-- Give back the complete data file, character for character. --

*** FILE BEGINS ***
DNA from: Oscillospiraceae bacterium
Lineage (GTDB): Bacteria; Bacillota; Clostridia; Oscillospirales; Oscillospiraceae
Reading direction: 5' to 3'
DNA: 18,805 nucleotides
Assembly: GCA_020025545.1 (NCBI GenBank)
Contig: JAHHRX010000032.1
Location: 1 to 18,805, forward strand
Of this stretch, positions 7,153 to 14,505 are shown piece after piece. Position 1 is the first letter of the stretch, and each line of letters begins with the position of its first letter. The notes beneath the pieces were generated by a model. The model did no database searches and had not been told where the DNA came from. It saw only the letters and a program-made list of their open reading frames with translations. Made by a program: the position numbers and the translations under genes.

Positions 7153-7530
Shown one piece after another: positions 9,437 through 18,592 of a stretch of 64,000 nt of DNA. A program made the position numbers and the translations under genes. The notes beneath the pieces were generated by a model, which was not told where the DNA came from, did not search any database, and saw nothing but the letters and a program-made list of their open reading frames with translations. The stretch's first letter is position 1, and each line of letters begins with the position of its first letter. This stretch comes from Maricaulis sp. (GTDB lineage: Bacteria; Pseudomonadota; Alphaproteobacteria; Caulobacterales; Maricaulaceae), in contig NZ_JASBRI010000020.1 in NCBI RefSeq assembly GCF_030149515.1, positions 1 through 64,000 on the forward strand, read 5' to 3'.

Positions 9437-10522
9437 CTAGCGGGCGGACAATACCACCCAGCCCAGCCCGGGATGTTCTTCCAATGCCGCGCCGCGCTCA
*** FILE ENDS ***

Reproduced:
DNA from: Oscillospiraceae bacterium
Lineage (GTDB): Bacteria; Bacillota; Clostridia; Oscillospirales; Oscillospiraceae
Reading direction: 5' to 3'
DNA: 18,805 nucleotides
Assembly: GCA_020025545.1 (NCBI GenBank)
Contig: JAHHRX010000032.1
Location: 1 to 18,805, forward strand
Of this stretch, positions 7,153 to 14,505 are shown piece after piece. Position 1 is the first letter of the stretch, and each line of letters begins with the position of its first letter. The notes beneath the pieces were generated by a model. The model did no database searches and had not been told where the DNA came from. It saw only the letters and a program-made list of their open reading frames with translations. Made by a program: the position numbers and the translations under genes.

Positions 7153-7530
Shown one piece after another: positions 9,437 through 18,592 of a stretch of 64,000 nt of DNA. A program made the position numbers and the translations under genes. The notes beneath the pieces were generated by a model, which was not told where the DNA came from, did not search any database, and saw nothing but the letters and a program-made list of their open reading frames with translations. The stretch's first letter is position 1, and each line of letters begins with the position of its first letter. This stretch comes from Maricaulis sp. (GTDB lineage: Bacteria; Pseudomonadota; Alphaproteobacteria; Caulobacterales; Maricaulaceae), in contig NZ_JASBRI010000020.1 in NCBI RefSeq assembly GCF_030149515.1, positions 1 through 64,000 on the forward strand, read 5' to 3'.

Positions 9437-10522
9437 CTAGCGGGCGGACAATACCACCCAGCCCAGCCCGGGATGTTCTTCCAATGCCGCGCCGCGCTCA